The Champions will bring together the UK’s world-class air quality research base to develop practical solutions for air quality issues, as part of the programme.
The Clean Air programme aims to develop solutions to air pollution to help policymakers and businesses protect health and work towards a cleaner economy. The programme is a £19.6m collaboration funded under the Strategic Priorities Fund (SPF), involving multiple workstreams managed by organisations within UK Research and Innovation (UKRI), the Department for Environment, Food and Rural Affairs (Defra) and the Met Office. The programme is running for three years from 2018.
The Champions are:
- Professor Martin Williams, Head of Science Policy and Epidemiology team at King’s College London and former Head of the Air Quality programme at Defra;
- Dr Jenny Baverstock, Senior Collaboration Fellow at the University of Southampton.
- Professor Stephen Holgate, MRC Clinical Professor of Immunopharmacology at the University of Southampton;
Professor Williams role will be to maximise the synergies within this large research programme and to keep the UK at the forefront of research into air pollution and its effects on public health.
In a joint statement, the newly appointed Clean Air Champions said:
We are delighted to be chosen as the UKRI Clean Air Champions. Recognising that atmospheric pollution in the UK is responsible for ~40,000 early deaths and costs of ~£20bn pa to health services and business, our role is to be thought leaders, flag bearers, and strategy owners for the new Clean Air programme. We will bring together outstanding researchers in atmospheric, medical and social science in joined-up thinking and ground-breaking solutions to help create a sound health-based policy, innovative business and trusted public information for the benefit of current and future generations.–
In addition to the appointment of the Champions, major activities that will take place under the SPF Clean Air programme have been announced.
These include the launch of five exciting new research projects funded by (UKRI). The projects include the development of improved tools and technologies for measuring and predicting emissions, investigation of the factors underlying individual exposure to pollution and disease, and methods to understand how a broad range of policy changes might affect air quality. These are the first projects commissioned under the programme with further calls expected.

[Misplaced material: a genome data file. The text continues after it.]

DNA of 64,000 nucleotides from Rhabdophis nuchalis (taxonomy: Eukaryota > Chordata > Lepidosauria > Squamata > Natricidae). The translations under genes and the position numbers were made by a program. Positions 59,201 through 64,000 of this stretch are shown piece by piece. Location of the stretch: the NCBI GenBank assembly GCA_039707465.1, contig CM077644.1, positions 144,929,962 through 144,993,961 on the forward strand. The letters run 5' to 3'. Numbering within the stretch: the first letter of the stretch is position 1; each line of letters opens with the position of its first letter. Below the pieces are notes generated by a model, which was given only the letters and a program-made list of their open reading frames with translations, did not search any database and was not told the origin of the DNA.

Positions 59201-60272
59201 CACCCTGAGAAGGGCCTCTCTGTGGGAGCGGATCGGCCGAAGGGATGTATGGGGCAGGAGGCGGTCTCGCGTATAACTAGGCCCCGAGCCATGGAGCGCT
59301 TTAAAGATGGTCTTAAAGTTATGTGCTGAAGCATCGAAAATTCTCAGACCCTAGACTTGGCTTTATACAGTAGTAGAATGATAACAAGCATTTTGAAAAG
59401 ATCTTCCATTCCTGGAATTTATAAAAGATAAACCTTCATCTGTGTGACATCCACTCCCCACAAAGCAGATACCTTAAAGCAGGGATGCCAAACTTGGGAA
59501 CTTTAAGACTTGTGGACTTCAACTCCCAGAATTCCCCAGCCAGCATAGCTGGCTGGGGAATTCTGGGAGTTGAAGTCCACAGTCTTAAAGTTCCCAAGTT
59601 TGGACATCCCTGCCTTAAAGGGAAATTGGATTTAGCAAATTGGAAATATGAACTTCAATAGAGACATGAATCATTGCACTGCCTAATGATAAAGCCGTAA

The Clean Air projects will create the foundation for interdisciplinary research to understand and tackle air quality issues, drawing on the existing strengths of the UK’s world-class research base. This is a timely programme that will enhance our capability to respond to current and future threats to public health and build a more resilient, cleaner economy. – Duncan Wingham, SPF lead and Executive Chair of the Natural Environment Research Council (NERC),
Other King’s projects under the Clean Air programme include:
APEx: An Air Pollution Exposure model to integrate protection of vulnerable groups into the UK Clean Air Programme
Led by Dr Ben Barratt, King’s College London
Project partners: King’s College London, University of Reading, University of Edinburgh, Grantham Research Institute on Climate Change, University of Birmingham, University College London
Current methods for assessing the impact of clean air policies are entirely based on outdoor air quality, without considering human behaviours or susceptibility. This study will place people at the centre of the problem by creating an exposure model that more accurately reflects the air that people breathe as they interact with the city. The tool will be used to instigate new solutions to protect the health of vulnerable groups, allow the refinement of existing solutions to increase impact and reduce unintended consequences.
DREaM: Component-Specific Air pollutant Drivers of Disease Risk in Early to Midlife: a pathway approach.
Led by Dr Ian Mudway, King’s College London
Project partners: King’s College London, Imperial College London, Durham University, University of Cambridge
High pollutant concentrations are linked to a range of long-term adverse health effects, and it is thought that as well as aggravating symptoms, air pollution may contribute to the development of disease. DREaM will identify the ways in which the components in the air pollution mix affect people’s vulnerability to cardiovascular disease and the causal mechanisms behind this, by examining DNA modifications in key genes associated with air pollution. The findings will help to develop targeted mitigation actions and communication strategies to help people understand the risks to health.